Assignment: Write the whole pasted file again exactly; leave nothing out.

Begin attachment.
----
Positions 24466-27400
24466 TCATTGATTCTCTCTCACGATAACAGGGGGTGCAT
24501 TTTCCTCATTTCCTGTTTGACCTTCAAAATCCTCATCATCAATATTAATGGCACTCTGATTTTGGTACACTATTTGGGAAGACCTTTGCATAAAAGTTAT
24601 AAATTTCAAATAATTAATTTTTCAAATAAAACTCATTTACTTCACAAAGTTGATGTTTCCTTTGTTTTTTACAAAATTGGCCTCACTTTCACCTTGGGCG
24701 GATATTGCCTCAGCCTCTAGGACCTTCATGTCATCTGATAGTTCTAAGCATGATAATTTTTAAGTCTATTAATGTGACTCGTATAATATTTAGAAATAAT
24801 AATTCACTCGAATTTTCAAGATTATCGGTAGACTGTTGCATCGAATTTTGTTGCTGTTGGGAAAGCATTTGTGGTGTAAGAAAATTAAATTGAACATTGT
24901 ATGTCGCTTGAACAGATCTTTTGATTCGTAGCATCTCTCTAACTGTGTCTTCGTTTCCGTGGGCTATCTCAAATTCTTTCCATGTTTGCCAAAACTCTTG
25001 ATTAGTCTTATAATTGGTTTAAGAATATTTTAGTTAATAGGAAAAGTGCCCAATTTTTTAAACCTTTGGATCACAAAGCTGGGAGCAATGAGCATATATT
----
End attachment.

Positions 24466-27400
24466 TCATTGATTCTCTCTCACGATAACAGGGGGTGCAT
24501 TTTCCTCATTTCCTGTTTGACCTTCAAAATCCTCATCATCAATATTAATGGCACTCTGATTTTGGTACACTATTTGGGAAGACCTTTGCATAAAAGTTAT
24601 AAATTTCAAATAATTAATTTTTCAAATAAAACTCATTTACTTCACAAAGTTGATGTTTCCTTTGTTTTTTACAAAATTGGCCTCACTTTCACCTTGGGCG
24701 GATATTGCCTCAGCCTCTAGGACCTTCATGTCATCTGATAGTTCTAAGCATGATAATTTTTAAGTCTATTAATGTGACTCGTATAATATTTAGAAATAAT
24801 AATTCACTCGAATTTTCAAGATTATCGGTAGACTGTTGCATCGAATTTTGTTGCTGTTGGGAAAGCATTTGTGGTGTAAGAAAATTAAATTGAACATTGT
24901 ATGTCGCTTGAACAGATCTTTTGATTCGTAGCATCTCTCTAACTGTGTCTTCGTTTCCGTGGGCTATCTCAAATTCTTTCCATGTTTGCCAAAACTCTTG
25001 ATTAGTCTTATAATTGGTTTAAGAATATTTTAGTTAATAGGAAAAGTGCCCAATTTTTTAAACCTTTGGATCACAAAGCTGGGAGCAATGAGCATATATT